Meet the Aussie digger cooking for an army
LANCE Corporal Matthew Williamson's work day starts by crawling out of his swag covered by a camouflage tarp, straight into a hole he has dug in the hard clay in an undisclosed location, somewhere in the Shoalwater Bay training site.
He will repeat this every morning at precisely 6am for over a month.
The pits start off as shallow, body-length scrape just high enough to keep him below the surface while laying on his stomach.
Over a few days he slowly works away at digging a deeper trench, which is eventually reinforced by sand bags.
He mans his dug-out post and keeps guard until he is stood down via radio signal, and that is when he makes his way to the fulfil his primary role as a caterer to prepare meals for up to 600 others in the battalion.
The catering corps form part of a logistics and support hub called the Force Support Battalion (FSB) which is scattered in well-thought out strategic positions through the bush.
Lance Corporal Williamson and other members in the catering corps are expected to man their respective trenches in the event of enemy contact and rotate through overnight watches with the rest of the logistics site.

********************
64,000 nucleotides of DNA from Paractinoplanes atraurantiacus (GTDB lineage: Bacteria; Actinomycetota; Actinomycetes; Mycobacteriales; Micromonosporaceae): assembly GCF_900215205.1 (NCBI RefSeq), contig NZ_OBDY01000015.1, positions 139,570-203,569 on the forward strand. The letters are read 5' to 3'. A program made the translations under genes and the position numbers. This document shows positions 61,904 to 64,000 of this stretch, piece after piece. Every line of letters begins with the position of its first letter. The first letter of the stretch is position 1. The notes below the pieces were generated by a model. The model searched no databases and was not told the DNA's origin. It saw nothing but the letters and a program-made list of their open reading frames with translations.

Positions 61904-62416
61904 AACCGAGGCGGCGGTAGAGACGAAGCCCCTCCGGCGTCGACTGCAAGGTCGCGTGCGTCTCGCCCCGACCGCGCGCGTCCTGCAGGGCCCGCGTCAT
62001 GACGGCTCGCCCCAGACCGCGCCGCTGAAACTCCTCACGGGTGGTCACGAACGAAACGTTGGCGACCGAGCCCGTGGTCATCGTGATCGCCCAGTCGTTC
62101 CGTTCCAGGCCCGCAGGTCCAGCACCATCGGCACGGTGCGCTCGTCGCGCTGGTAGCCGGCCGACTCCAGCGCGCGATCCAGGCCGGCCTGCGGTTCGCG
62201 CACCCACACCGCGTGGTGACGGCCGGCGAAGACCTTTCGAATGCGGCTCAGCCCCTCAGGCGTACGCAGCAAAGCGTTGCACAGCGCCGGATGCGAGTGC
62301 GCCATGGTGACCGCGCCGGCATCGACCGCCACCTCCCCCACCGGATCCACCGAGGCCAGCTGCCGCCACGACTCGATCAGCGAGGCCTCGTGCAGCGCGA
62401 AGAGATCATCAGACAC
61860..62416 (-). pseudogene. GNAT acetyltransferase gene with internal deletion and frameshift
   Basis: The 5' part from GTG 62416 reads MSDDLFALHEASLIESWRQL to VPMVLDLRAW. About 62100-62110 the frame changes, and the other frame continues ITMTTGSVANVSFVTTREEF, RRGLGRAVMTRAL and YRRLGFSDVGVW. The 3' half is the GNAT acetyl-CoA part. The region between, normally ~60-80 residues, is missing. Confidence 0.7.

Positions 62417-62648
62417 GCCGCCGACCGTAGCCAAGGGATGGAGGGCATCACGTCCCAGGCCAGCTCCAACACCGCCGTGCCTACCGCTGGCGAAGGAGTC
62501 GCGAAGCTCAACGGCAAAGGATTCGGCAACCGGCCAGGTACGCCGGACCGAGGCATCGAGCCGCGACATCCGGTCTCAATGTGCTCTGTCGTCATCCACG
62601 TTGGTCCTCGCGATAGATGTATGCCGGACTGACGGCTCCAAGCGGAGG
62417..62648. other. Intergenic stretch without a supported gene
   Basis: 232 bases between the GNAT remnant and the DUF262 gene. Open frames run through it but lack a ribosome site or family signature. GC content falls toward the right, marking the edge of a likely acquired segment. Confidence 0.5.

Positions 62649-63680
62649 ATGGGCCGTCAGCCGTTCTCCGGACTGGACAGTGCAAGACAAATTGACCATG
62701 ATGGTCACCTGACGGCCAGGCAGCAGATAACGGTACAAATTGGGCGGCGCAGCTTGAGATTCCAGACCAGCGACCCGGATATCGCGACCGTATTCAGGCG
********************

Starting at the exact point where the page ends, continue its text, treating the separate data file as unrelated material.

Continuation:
The FSB also hosts a mechanic workshop, a truck depot, fuel reserves and a medical station.
The size of the support hub is only made apparent until one moves through the site as tents and vehicles become visible.
Tents, vehicles and other makeshift infrastructure are all covered by leafy imitation sheets, and from a few hundred metres become invisible to the untrained eye.
Once stood down, the next step for Lance Corporal is to ensure his weapon has been cleaned and is placed in an easily accessible location with his pack, easily accessible if contact were to occur.
After a quick personal hygiene routine, the meal preparation begins.
The day is split in to two shifts, a preparation shift, and a cook shift.
The preparation shift prepares meals for the next day and the cooking shift cooks the meals prepared the day before.
There is also a smaller stewarding team who are in charge of issuing the food out to those coming in to dine.
After ensuring those dining at the support facility have received their three daily meals, providing it's not his turn for overnight guard duty, Lance Corporal Williamson can retire to his bed at about 7:30pm before repeating it all again.
His senior officer, Major Torben Louwen-Skovdam spoke of the importance of efficient meal delivery and nutrition in war.
"There has been a lot of work happening through Defence Science and Technology in the nutrition space and that is something (the catering corps) is really interested in,"
"The corps were established by a medical corps officer during WWII who highlighted improving nutrition will result in the best soldiers.
He said all officers would begin human performance and nutrition management training in the coming years.
Maj Louwen-Skovdam also believed the quality and quantity of meals given to soldiers was essential in boosting moral.
"There is a huge link between the human performance management through meals served, and increased physical and cognitive function."
One of the goals of this year's Talisman Sabre exercise was to find ways to efficiently coordinate the catering corps of participating nations with universal methods and procedures.